The game industry has been wedded to the boxed cardboard and plastic retail game product for over 20 years. To the point that many people think that this is the industry. Everybody also knows that web gaming is growing and will be important in the future. But this is not the reality. The reality is that web based gaming is already bigger in terms of number of players and hours played. And that advantage is increasing at a phenomenal rate. Boxed games will soon be insignificant in comparison. Here are some of the numbers.
- Steam by Valve. This online gaming content delivery (and much more) service had 15 million members at the last count. It has grown at a phenomenal rate since 2002 and is headed towards being the main distribution model for PC games. Any PCÂ publisher not using it is being very remiss.
- World of Warcraft has over 10 million subscribers. This must make it a bigger earner than any other gaming brand. Very few boxed brands have reached this number of playersÂ and they don’t have the regular monthly income of an MMO.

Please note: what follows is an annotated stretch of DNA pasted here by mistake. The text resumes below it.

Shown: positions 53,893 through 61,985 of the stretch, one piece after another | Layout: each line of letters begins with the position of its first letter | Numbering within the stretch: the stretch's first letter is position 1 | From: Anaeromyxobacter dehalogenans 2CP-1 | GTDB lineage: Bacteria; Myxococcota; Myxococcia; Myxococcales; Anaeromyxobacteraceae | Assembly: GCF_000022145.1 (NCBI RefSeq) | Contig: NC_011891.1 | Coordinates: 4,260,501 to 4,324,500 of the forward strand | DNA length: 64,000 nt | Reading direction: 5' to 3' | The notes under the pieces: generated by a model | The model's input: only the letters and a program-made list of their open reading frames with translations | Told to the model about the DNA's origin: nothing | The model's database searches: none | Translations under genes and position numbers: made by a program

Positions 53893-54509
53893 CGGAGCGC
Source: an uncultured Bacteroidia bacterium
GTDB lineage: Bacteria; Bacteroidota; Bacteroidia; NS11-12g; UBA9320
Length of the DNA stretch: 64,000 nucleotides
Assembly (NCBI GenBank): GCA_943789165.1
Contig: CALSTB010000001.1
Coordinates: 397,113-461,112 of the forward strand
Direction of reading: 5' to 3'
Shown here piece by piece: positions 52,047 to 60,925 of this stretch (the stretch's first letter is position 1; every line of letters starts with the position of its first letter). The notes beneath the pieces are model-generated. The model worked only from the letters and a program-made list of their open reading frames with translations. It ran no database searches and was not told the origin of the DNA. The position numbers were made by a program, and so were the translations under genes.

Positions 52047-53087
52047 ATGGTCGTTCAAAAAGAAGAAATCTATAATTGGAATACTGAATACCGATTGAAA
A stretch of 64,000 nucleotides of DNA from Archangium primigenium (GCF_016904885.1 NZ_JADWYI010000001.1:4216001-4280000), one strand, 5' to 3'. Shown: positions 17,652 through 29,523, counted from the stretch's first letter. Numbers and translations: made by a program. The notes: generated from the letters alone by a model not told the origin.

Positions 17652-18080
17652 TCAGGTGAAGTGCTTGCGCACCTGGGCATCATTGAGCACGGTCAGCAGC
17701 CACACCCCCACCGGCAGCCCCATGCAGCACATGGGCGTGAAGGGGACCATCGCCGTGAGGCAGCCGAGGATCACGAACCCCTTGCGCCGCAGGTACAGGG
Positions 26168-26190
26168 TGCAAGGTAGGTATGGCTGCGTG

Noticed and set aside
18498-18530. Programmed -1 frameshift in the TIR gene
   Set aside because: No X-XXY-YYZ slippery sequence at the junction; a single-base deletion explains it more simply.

- Habbo Hotel has over 86 million avatars with 75,000 new ones created every day. This is a brilliantly successful business model.Â And it is not the only one. MapleStory has over 50 million players and Runescape over 9 million.
- Microsoft’s Xbox Live has over 10 million members and offers them an ever increasing range of facilities. Sony and Nintendo are alsoÂ rapidly ramping up their online offerings. All three platform holders have found that online is vastly more popular that their most optimistic predictions. All three are in a position to move to an online only business model.